JAKARTA, Indonesia — A powerful earthquake struck off the coast of eastern Indonesia late Wednesday, prompting villagers to flee to higher ground, but officials said a tsunami was unlikely.
There were no immediate reports of injuries or serious damage.
The U.S. Geological Survey said the magnitude-6.8 quake hit about 161 kilometers (100 miles) northwest of Ternate, the provincial capital of North Maluku, and was centered 41 kilometers (25 miles) below the seabed. The U.S. National Tsunami Warning Center said based on historical records the quake was not sufficient to trigger a tsunami.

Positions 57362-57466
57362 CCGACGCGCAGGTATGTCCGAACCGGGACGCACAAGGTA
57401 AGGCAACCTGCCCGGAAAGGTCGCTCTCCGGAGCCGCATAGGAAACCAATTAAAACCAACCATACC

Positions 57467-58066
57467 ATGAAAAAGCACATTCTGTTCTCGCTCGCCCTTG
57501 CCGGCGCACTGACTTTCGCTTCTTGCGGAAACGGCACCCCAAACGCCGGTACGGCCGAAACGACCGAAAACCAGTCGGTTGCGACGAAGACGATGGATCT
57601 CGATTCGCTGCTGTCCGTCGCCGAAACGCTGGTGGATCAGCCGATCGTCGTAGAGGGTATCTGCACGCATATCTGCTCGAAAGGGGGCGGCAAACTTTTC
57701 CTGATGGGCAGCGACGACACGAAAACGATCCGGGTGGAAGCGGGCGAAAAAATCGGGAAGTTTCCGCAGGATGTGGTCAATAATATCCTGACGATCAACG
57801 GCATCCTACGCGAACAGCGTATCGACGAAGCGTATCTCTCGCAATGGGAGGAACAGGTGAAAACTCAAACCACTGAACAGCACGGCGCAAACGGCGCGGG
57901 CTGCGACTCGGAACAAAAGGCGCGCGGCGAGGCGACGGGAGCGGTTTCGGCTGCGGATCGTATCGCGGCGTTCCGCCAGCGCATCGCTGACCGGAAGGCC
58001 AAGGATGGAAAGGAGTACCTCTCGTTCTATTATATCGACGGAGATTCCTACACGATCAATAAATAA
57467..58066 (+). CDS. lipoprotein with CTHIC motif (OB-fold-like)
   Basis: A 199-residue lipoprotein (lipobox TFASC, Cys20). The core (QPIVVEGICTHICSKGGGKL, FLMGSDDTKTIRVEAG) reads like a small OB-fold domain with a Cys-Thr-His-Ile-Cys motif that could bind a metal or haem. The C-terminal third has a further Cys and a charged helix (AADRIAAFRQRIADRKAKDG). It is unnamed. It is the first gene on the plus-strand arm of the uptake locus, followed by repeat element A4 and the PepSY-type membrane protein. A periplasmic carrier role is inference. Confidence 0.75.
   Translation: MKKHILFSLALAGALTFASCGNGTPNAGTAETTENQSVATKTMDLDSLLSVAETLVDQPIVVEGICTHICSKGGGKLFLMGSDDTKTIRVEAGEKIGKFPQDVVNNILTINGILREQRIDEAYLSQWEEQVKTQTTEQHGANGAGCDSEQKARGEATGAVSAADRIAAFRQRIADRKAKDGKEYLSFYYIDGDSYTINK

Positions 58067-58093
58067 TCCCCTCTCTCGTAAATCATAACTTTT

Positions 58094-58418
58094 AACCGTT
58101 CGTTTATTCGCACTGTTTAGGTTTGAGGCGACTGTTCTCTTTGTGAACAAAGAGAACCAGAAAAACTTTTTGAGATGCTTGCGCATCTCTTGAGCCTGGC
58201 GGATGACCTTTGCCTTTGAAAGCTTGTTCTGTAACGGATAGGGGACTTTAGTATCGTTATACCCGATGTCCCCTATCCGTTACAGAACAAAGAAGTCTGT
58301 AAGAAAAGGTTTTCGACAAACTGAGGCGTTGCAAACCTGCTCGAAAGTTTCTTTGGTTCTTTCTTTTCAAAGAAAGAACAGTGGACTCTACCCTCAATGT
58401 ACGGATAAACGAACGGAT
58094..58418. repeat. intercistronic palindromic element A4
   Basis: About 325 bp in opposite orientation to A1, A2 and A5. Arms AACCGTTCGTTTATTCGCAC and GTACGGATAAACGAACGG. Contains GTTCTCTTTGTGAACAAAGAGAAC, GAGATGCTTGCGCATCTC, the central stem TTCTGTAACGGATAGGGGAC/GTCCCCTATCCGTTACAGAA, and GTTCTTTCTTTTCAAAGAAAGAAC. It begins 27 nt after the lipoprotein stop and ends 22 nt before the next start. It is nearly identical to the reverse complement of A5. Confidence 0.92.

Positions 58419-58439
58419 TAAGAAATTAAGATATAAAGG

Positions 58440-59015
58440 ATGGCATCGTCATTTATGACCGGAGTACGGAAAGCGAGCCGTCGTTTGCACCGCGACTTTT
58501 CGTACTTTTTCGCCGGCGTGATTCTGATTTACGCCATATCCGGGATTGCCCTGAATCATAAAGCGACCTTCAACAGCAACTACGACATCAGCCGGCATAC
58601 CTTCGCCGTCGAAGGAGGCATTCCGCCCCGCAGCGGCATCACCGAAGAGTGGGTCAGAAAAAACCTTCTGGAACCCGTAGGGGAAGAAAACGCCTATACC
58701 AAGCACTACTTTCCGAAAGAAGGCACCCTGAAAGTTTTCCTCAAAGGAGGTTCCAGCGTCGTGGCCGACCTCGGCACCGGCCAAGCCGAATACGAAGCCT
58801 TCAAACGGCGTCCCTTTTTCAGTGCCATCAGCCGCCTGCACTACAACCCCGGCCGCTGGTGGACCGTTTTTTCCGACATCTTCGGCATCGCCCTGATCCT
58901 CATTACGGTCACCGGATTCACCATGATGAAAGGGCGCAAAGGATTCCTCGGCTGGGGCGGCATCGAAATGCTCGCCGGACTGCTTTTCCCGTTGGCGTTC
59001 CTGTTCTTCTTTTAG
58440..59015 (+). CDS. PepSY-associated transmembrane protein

George Rajaloa, a resident of Ternate, said by telephone that many people ran out of their homes and away from coastal areas out of fear that there would be a tsunami.
Indonesia is prone to earthquakes due to its location on the Pacific "Ring of Fire," an arc of volcanoes and fault lines in the Pacific Basin. In 2004, a massive earthquake off Sumatra triggered a tsunami that killed 230,000 people in a dozen countries.
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